• Build Firefox from scratch. Note: doing this can take some time. After the initial build, you can build Firefox using the “mach build” command.
  • Next, use Searchfox to find the code associated with your bug.

WebExtensions APIs

You can learn more about how WebExtensions internals are organized and how to work on them by reading this internal API documentation and the WebExtensions Hacking wiki.

Fixing the Bug!

  • You get to drive the actual bug fix. :)
  • We encourage you to check in with the mentor to make sure you are on the right path, or ask for feedback on a patch in progress. You can attach your patch to a comment in Bugzilla and needinfo the mentor for review.


In order to land code in Firefox, you will need to create tests for your patches. For an overview of the different test systems Firefox uses, please see this overview of automated testing. In the WebExtension API code, most tests are either xpcshell tests or browser chrome tests. Xpcshell tests are preferred because of the lower overhead. Browser tests need to be written when a test interfaces with browser UI, such as tabs or context menus.

The easiest way to get started with tests is to look at existing tests:

  • Xpcshell tests:
  • Browser-chrome tests:
  • Firefox for Android mochitests:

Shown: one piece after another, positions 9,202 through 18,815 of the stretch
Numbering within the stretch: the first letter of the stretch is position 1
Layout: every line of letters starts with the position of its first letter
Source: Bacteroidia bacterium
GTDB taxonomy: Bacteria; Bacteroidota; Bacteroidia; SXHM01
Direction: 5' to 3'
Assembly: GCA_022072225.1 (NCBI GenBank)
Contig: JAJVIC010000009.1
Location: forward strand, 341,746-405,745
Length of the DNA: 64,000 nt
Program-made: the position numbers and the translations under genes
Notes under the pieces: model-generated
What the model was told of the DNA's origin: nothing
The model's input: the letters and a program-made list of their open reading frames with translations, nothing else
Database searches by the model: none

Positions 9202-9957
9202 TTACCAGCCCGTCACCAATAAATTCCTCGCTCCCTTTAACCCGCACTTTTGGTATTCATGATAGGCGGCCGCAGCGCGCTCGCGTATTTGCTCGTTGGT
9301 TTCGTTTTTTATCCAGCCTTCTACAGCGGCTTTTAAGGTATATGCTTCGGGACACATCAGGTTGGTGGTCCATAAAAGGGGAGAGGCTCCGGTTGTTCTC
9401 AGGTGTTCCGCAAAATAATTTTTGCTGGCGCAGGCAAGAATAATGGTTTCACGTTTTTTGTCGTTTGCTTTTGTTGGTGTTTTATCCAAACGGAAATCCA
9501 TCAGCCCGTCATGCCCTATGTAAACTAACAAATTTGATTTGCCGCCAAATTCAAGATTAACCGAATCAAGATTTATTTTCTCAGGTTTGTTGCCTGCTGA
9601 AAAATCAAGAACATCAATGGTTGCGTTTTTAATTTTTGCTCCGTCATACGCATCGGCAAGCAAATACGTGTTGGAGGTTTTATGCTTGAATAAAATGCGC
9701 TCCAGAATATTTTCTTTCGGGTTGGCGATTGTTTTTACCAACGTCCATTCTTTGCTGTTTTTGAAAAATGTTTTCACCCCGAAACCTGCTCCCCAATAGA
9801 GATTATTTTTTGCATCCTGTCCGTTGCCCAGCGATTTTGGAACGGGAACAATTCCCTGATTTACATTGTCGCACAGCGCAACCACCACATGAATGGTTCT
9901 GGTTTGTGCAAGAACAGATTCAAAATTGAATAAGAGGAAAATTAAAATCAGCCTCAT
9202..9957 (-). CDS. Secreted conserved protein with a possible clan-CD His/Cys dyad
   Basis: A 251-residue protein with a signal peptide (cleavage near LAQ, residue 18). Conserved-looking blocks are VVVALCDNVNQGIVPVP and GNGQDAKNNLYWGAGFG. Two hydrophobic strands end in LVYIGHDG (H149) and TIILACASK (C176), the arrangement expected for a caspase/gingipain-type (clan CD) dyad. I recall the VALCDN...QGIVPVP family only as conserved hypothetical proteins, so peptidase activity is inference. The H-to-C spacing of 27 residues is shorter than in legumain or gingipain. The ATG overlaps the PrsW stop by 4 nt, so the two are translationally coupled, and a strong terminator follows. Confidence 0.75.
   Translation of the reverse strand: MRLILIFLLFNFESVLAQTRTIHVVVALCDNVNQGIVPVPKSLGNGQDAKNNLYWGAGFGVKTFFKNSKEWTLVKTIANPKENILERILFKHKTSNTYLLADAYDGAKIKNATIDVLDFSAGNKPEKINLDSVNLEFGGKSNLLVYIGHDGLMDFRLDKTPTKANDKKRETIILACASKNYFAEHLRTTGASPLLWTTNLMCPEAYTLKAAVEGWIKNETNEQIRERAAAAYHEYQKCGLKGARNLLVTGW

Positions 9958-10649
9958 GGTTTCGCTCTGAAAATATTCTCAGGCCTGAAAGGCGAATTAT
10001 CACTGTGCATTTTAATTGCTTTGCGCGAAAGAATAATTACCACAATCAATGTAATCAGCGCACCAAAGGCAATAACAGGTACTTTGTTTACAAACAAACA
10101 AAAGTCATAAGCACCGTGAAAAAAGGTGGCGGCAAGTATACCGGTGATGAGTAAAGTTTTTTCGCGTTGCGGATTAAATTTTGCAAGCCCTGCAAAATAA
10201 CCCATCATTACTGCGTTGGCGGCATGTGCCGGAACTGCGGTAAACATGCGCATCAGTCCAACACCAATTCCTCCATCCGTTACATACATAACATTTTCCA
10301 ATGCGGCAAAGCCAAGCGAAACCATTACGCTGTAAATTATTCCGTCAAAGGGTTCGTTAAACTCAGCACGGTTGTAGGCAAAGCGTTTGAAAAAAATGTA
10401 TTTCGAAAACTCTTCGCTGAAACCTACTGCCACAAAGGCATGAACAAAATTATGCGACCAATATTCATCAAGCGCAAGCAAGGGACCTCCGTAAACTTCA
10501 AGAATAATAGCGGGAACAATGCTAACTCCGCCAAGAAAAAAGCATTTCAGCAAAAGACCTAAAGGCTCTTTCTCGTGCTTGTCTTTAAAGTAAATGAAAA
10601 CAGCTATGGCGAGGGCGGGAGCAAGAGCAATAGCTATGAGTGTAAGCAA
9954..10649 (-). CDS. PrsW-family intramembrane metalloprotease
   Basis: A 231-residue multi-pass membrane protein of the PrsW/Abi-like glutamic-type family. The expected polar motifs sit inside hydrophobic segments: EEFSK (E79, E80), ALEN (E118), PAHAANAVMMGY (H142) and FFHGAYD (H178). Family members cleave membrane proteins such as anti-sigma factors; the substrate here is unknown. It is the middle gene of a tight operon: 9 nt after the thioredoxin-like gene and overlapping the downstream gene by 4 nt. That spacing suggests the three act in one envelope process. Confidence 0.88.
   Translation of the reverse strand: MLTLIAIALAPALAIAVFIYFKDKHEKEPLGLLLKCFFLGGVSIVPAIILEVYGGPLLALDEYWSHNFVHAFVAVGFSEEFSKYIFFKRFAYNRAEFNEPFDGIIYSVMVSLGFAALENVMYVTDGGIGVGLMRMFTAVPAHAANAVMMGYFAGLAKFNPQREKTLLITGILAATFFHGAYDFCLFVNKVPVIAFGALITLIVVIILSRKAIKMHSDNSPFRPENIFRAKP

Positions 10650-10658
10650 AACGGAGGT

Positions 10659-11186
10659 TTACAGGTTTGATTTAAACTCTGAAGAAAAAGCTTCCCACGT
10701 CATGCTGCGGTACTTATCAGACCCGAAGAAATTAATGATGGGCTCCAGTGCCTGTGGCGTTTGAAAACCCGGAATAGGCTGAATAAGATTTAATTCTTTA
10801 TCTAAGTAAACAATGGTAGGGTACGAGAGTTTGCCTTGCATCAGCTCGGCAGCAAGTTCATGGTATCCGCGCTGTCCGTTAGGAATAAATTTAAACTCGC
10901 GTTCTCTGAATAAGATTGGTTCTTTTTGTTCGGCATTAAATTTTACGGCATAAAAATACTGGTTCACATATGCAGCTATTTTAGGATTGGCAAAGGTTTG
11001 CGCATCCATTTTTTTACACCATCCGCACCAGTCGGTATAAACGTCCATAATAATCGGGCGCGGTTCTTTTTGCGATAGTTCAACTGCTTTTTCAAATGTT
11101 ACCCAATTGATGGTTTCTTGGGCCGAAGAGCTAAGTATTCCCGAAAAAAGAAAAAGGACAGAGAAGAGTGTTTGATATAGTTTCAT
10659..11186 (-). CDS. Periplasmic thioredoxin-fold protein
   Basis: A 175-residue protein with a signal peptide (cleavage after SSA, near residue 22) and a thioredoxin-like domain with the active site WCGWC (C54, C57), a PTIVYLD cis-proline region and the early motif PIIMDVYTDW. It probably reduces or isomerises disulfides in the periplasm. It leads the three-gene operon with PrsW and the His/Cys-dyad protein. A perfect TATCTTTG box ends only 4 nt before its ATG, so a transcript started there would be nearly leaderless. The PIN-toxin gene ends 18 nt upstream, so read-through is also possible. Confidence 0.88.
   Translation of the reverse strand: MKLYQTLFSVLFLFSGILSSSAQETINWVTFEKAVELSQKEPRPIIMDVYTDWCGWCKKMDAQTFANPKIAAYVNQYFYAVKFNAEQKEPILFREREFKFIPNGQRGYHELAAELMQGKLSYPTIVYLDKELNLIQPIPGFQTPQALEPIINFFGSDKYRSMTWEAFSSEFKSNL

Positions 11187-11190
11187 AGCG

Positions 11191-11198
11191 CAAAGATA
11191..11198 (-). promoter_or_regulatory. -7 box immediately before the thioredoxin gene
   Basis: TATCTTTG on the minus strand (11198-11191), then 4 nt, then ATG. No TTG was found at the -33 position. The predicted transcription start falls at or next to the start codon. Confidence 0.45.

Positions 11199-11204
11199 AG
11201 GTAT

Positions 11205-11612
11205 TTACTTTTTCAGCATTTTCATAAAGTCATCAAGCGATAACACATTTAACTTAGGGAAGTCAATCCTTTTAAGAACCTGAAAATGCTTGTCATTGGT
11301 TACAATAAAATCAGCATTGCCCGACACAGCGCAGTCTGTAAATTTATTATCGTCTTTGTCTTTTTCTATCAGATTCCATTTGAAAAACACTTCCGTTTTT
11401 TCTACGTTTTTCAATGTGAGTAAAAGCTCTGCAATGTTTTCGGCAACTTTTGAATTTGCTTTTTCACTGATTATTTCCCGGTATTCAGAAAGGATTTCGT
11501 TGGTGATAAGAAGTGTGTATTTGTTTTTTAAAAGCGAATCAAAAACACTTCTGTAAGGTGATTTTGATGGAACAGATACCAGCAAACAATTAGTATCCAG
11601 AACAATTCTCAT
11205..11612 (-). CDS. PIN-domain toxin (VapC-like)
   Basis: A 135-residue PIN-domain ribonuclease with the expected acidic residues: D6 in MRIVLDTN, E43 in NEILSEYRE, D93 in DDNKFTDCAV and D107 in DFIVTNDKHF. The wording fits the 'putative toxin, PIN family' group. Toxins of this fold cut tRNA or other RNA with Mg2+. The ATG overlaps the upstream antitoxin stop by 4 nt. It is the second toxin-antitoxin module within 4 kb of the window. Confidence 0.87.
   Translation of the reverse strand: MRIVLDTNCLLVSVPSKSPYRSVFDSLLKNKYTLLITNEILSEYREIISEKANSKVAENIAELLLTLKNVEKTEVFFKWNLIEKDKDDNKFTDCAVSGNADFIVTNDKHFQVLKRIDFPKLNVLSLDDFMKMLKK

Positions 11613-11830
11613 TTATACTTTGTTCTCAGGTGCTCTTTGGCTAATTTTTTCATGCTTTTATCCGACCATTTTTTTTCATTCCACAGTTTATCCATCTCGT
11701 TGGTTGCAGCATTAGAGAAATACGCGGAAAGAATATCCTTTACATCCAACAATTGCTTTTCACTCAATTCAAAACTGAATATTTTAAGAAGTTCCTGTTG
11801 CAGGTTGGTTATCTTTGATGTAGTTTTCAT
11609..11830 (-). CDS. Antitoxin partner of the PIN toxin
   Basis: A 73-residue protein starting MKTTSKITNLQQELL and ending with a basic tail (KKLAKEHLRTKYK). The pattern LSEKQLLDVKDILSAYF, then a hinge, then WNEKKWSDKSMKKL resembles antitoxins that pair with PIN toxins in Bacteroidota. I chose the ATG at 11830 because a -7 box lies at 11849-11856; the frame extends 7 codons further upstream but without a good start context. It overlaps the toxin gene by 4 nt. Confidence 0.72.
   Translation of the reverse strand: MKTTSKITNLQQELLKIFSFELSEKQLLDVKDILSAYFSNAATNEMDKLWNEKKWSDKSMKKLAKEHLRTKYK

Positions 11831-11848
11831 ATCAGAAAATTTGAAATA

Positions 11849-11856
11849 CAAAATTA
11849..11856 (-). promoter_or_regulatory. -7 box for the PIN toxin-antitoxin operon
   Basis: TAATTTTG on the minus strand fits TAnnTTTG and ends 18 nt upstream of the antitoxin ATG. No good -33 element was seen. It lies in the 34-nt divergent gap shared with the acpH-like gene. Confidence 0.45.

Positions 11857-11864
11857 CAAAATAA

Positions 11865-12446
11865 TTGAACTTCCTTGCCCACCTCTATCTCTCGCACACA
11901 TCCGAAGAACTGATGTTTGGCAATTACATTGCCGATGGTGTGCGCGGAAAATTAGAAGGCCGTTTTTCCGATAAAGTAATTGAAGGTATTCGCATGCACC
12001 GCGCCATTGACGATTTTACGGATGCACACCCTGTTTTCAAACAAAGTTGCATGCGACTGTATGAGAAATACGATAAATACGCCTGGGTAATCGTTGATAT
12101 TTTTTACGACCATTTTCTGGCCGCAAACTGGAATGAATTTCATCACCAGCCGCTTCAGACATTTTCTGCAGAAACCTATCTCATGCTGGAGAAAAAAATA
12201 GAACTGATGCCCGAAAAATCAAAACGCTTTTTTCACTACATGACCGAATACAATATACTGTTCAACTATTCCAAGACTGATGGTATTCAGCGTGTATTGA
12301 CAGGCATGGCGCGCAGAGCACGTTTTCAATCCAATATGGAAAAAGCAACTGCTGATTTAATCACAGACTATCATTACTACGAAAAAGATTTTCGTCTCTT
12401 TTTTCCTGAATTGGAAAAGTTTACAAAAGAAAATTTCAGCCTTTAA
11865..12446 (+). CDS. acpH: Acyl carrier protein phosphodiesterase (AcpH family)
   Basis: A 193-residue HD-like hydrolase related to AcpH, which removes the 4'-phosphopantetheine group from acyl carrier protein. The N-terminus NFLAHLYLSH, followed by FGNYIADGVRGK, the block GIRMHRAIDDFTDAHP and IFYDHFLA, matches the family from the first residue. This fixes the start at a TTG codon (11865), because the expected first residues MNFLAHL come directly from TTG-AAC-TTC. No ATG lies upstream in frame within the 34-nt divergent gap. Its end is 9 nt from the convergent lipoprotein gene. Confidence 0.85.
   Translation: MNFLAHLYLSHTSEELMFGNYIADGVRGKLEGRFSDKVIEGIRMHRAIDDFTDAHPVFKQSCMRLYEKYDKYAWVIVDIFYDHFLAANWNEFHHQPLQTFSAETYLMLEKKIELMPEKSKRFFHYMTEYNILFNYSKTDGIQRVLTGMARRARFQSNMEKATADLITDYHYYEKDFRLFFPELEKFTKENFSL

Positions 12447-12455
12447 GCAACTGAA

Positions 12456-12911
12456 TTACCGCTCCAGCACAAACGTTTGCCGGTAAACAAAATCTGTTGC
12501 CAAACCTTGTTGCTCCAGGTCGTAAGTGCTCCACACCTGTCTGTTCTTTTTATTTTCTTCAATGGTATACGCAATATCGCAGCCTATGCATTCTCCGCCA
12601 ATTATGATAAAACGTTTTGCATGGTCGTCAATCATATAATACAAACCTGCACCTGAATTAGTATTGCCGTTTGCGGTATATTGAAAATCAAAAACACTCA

These tests can be run with the “mach test” command. To run a specific test, use “mach test [paths to test files or directories]”. Sometimes "mach test" has bugs (e.g. bug 1498636 and bug 1495311); in that case use "mach xpcshell-test" or "mach mochitest" instead of "mach test" to run the test.

Add your test to an existing file when it is small and fits in that test. Otherwise, create a new test file, and register the test file in one of the .ini files in the same directory as your test, usually browser-common.ini or xpcshell-common.ini.

A test consists of multiple subtasks, which are defined in the test files via add_task(...). Most tests have the following minimal structure:

add_task(async function someShortAndSimpleDescriptionHere() {
  // Define a test extension.
  let extension = ExtensionTestUtils.loadExtension( .... );

  // Loads the actual extension.
  await extension.startup();

  // Tests here, often using extension.sendMessage and/or extension.awaitMessage

  // Unload the extension and remove the temporary files.
  await extension.unload();